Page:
10th Annual InWomen’s Conference

The 10th annual conference on new and significant findings about the consequences of substance use, abuse, and risk behaviors, hosted by the International Women’s and Children’s Health and Gender Group. The group aims to identify and promote innovative research that helps to empower women across the lifespan, foster gender-based analyses in research, and promote the benefits of prevention, intervention, and treatment.

Abstracts are now being accepted!

Abstracts with a focus or component on women, children, youth, LGBT+ individuals, and/or gender differences in areas pertaining to substance use will be considered.

Submission Deadline: January 06, 2017 at 11:59 PM EST
Abstract and Travel Award Notifications will be sent by: February 24, 2017
Visa Letters Issued: February 24 – March 24, 2017

Click here for the Abstract Submission Form.

Women and HIV Cure: Barriers and Facilitators to Women’s Participation in Cure Research

A Three-Part Webinar Series Presented by the Women’s HIV Research Collaborative (Part 3)

Thursday, November 17

In recent years, the scientific community has made great strides toward finding a cure for HIV. Activists and advocates are rightfully excited about these developments, but many questions remain about what a cure will entail and how the science might reach different populations and communities. While cure research has generated exciting results, it is crucial that these results include and are relevant to all people with HIV. Women, however, are often excluded or otherwise left out of HIV cure efforts. The members of the Women’s HIV Research Collaborative (WHRC) believe that cure research must include women—cisgender and transgender alike—in order to produce results that are applicable and meaningful to women. In this spirit of sisterhood and the meaningful involvement of people with HIV, the WHRC has assembled a diverse group of expert women working in community advocacy, biomedical research, and bioethics to guide us through this three-part webinar series.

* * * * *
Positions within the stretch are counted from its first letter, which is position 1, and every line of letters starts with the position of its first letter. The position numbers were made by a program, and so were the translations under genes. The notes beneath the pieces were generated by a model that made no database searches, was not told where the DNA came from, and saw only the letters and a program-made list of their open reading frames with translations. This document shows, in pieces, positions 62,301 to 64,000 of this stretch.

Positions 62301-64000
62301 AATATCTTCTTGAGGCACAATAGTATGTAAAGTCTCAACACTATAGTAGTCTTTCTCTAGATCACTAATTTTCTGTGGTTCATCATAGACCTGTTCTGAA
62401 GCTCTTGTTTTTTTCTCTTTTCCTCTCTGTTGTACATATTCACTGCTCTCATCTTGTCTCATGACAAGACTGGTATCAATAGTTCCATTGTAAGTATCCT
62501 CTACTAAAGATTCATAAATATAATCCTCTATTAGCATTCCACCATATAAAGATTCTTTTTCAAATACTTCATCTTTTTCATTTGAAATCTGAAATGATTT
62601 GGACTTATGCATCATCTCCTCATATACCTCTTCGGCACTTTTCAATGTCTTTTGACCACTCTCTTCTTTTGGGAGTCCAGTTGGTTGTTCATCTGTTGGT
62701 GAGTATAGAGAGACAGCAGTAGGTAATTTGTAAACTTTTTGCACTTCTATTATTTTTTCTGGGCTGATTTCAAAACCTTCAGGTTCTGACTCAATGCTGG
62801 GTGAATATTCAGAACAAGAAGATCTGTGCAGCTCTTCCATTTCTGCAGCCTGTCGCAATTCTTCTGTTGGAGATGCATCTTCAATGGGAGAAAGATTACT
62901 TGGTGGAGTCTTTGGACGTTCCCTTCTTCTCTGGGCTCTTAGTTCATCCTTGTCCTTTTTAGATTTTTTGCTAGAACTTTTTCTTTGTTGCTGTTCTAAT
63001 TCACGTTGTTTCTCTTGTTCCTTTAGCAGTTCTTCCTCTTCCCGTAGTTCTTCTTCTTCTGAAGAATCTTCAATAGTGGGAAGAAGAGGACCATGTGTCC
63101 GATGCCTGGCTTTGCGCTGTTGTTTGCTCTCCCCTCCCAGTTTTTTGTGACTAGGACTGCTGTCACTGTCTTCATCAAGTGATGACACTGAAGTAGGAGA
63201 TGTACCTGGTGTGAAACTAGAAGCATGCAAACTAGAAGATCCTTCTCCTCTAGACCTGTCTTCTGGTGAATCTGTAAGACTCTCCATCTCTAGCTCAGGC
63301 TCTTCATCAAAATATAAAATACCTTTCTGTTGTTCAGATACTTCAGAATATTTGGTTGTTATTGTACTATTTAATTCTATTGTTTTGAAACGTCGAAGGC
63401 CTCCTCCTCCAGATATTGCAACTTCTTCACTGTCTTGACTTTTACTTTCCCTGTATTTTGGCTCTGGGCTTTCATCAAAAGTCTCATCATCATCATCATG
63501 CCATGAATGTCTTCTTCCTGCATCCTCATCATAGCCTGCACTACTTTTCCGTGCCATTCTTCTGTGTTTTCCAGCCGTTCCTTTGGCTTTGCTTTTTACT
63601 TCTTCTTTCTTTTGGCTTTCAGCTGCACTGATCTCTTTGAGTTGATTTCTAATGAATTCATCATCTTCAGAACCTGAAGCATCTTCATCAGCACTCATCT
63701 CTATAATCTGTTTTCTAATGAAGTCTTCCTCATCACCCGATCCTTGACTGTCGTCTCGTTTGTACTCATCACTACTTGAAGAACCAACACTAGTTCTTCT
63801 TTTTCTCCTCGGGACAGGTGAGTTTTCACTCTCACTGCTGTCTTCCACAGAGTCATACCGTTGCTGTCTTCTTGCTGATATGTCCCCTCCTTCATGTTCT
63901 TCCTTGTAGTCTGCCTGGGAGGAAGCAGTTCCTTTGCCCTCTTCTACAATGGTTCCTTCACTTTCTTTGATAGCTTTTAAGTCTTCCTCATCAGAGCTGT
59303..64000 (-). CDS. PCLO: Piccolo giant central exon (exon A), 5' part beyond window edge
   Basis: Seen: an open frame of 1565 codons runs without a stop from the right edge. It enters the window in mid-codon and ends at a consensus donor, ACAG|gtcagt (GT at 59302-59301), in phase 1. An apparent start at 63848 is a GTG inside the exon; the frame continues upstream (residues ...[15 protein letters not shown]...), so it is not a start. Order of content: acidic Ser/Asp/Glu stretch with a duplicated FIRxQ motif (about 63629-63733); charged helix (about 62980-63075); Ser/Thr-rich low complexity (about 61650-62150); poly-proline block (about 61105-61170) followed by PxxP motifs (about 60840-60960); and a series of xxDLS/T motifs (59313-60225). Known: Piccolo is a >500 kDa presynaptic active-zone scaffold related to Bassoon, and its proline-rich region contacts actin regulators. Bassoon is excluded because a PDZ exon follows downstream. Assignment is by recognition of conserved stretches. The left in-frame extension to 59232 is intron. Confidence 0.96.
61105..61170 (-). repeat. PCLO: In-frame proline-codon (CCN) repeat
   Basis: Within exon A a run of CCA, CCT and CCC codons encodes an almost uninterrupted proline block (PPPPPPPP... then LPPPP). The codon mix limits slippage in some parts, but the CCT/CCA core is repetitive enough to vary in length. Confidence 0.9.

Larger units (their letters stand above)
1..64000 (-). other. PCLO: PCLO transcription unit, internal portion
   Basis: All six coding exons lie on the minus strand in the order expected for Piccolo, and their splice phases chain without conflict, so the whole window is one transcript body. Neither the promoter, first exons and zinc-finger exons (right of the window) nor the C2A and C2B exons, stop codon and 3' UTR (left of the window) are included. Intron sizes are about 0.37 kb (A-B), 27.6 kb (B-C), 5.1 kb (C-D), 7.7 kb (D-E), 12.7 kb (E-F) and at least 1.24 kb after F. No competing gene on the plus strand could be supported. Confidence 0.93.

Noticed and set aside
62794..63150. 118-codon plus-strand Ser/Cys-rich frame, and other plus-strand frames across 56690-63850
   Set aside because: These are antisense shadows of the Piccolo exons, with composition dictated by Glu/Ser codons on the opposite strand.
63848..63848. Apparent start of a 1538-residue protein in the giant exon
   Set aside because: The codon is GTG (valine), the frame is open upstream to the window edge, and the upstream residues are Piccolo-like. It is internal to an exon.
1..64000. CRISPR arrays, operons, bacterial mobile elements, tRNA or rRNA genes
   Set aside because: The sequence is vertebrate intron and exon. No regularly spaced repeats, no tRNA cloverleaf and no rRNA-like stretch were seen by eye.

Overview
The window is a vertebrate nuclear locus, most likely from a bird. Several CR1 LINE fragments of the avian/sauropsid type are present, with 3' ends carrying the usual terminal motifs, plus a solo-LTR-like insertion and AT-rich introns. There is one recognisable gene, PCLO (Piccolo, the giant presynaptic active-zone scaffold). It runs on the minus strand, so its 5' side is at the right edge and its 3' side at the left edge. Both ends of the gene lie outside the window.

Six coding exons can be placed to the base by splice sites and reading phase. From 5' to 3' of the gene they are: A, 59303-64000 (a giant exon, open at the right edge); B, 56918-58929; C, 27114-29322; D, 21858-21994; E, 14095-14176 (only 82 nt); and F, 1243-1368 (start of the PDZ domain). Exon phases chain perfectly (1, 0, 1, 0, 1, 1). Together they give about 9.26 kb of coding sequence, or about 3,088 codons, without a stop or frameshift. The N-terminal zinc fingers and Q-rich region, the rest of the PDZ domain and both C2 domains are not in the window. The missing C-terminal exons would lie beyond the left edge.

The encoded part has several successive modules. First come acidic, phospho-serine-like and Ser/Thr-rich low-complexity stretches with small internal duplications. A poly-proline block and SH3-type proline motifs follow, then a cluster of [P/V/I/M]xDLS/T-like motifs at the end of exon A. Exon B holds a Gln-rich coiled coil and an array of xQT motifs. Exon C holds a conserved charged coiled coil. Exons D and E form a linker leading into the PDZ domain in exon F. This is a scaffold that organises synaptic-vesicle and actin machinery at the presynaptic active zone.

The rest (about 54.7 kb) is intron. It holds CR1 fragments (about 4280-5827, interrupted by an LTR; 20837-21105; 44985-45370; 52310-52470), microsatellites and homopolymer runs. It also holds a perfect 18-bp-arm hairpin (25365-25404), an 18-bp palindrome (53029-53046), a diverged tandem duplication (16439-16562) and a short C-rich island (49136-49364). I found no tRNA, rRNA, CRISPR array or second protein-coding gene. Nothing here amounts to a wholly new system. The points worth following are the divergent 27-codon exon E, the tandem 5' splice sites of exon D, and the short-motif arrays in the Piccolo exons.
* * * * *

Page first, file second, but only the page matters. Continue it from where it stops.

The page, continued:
Women and HIV Cure: What Cure Means to Women, What Women Mean to Cure

A Three-Part Webinar Series Presented by the Women’s HIV Research Collaborative (Part 2)

Tuesday, October 25

In recent years, the scientific community has made great strides toward finding a cure for HIV. Activists and advocates are rightfully excited about these developments, but many questions remain about what a cure will entail and how the science might reach different populations and communities. While cure research has generated exciting results, it is crucial that these results include and are relevant to all people with HIV. Women, however, are often excluded or otherwise left out of HIV cure efforts. The members of the Women’s HIV Research Collaborative (WHRC) believe that cure research must include women—cisgender and transgender alike—in order to produce results that are applicable and meaningful to women. In this spirit of sisterhood and the meaningful involvement of people with HIV, the WHRC has assembled a diverse group of expert women working in community advocacy, biomedical research, and bioethics to guide us through this three-part webinar series.

FHI 360/UNC CFAR Brown Bag Lunch

Come join us for the first Brown Bag Lunch gathering of FHI 360 and UNC CFAR researchers and investigators.

Agenda:
11:30-11:45 – Introduction – Ron Swanstrom
11:45-12:00 – Developmental Core – Kate MacQueen
12:00-12:15 – STI Testing Capacity – Marcia Hobbs
12:15-12:30 – Women’s Reproductive Health – Jeff Stringer
12:30-12:45 – Social and Behavioral Instrument Database – Carol Golin
12:45-1:00 – Statistical consulting services – Katie Mollan & Cam Bay